According to the school's website, "The High Student Government provides the main forum for discussing student concerns and ideas.[21] The student government consists of four student councils (one each for the freshman class, the sophomore class, the junior class, and the senior class). Student government meetings are attended by these four councils, the student government counselor, the Principal, the Vice Principal, and representatives from various departments, such as the cafeteria, maintenance, transportation, etc. In addition, student councils from new programs such as AACT are also present. Each student council consists of a President, a Vice President, a Secretary, a Treasurer, and a homeroom representative from each homeroom. In addition, representatives-at-large are occasionally appointed by the President. Each council also has one-two faculty advisors.

The Laser (thelaser.org) is High Tech's online school newspaper. Students in the Digital Publishing / Journalism LEAP course manage it, and all students that produce material within the criteria stated on the site can contribute. The social media extension is @The_Laser on Twitter.


  1. ^ a b c d School data for High Tech High School, National Center for Education Statistics. Accessed December 12, 2016.
  2. ^ a b Awards, High Tech High School. Accessed June 13, 2011.
  3. ^ Stanger, Melissa; and Robinson, Melia. "The 25 Best Public High Schools In The US", Business Insider, November 4, 2014. Accessed January 19, 2015.
  4. ^ Best Public High Schools in America, Niche (company). Accessed January 19, 2015.
  5. ^ Rundquist, Jeanette. "15 N.J. schools named as national 'Blue Ribbon' winners", The Star-Ledger, September 24, 2013. Accessed September 25, 2013. "Five Catholic schools, six county vocational-technical schools and a Yeshiva are among the list of honored schools in New Jersey. Also named as 2013 Blue Ribbon Schools were Dover, Harrison and Wildwood high schools."
  6. ^ 2013 National Blue Ribbon Schools All Public and Private, pp. 15-17. United States Department of Education, National Blue Ribbon Schools Program. Accessed September 25, 2013.
  7. ^ Streib, Lauren. "America's Best High Schools", The Daily Beast, May 6, 2013. Accessed May 9, 2013.
  8. ^ New Jersey High School Rankings: 11th Grade HSPA Language Arts Literacy & HSPA Math 2010-2011, Schooldigger.com. Accessed February 24, 2012.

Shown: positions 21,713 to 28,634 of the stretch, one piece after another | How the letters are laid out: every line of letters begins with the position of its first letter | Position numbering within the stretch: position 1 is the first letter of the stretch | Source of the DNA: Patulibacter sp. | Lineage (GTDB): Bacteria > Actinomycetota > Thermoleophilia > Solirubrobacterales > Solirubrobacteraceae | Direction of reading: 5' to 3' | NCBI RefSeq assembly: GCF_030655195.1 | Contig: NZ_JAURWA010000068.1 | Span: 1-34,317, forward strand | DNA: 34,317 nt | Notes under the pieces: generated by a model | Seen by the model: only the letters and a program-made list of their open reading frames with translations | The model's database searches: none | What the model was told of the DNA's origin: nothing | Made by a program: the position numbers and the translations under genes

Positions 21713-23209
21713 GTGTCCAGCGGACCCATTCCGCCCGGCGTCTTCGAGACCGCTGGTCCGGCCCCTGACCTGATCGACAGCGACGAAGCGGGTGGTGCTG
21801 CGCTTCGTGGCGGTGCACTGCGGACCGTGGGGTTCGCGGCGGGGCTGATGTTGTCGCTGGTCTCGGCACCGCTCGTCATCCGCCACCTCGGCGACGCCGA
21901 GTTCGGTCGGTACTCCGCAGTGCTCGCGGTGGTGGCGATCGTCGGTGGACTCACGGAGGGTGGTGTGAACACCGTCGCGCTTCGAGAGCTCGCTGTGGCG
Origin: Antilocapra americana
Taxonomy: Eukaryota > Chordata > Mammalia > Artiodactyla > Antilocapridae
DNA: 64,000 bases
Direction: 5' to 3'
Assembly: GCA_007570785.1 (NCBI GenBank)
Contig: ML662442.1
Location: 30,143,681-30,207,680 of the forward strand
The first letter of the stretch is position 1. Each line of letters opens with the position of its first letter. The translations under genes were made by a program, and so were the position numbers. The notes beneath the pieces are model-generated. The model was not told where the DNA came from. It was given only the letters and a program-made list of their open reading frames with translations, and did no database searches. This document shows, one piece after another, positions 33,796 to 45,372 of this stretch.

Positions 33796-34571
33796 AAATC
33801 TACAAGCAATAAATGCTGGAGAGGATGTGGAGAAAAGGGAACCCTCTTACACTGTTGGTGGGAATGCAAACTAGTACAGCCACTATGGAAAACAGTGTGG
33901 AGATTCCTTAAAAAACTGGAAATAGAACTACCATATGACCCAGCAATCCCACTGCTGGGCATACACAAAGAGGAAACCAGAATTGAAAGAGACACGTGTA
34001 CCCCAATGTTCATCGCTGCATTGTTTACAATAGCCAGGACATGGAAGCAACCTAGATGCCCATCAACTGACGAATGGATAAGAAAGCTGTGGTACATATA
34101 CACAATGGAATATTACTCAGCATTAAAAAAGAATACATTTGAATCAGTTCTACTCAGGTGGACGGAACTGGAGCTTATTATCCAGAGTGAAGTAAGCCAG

9. ^ Mathews, Jay. "The High School Challenge 2011: High Tech High School", The Washington Post. Accessed September 9, 2011.
  10. ^ McGREEVEY CELEBRATES SCHOOLS THAT ARE "GETTING IT RIGHT" Schools of Excellence Winners Demonstrate Effectiveness of Governor's Education Priorities, New Jersey Department of Education press release dated November 21, 2003
  11. ^ Star School Award Program 1997-98, accessed February 3, 2007
  12. ^ Star School Award Program 1994-95, accessed February 3, 2007
  13. ^ About Us, High tech High School. Accessed June 13, 2011.
  14. ^ Student Teacher Ratio High Tech High School - North Bergen, New Jersey - NJ
  15. ^ Hudson County Interscholastic Athletic Association. Accessed July 15, 2007.
  16. ^ 2008 Softball Tournament - North II, Group I, New Jersey State Interscholastic Athletic Association. Accessed June 28, 2008.
  17. ^ 2008 Softball Tournament - Public Semis/Finals, New Jersey State Interscholastic Athletic Association. Accessed June 28, 2008.
  18. ^ Arrue, Karina. "Hudson County mayors: Let's get rid of sports programs at County Prep and High Tech", The Jersey Journal, March 12, 2010. Accessed June 13, 2011.
  19. ^ Arrue, Karina L. "No funding for athletics in next year's budget for Hudson County Schools of Technology", The Jersey Journal, April 24, 2010. Accessed June 13, 2011. "The Hudson County Schools of Technology's board of trustees approved a $45.7 million budget Thursday night. The budget for next year eliminates the entire athletics departments at its two schools - County Prep in Jersey City and High Tech High School in North Bergen - for a savings of $368,000."
  20. ^ High Tech High School - Majors, High Tech High School.
  21. ^ Student Governments, High Tech High School.

External links[edit]

Coordinates: 40°48′34″N 74°00′51″W / 40.80951°N 74.01427°W / 40.80951; -74.01427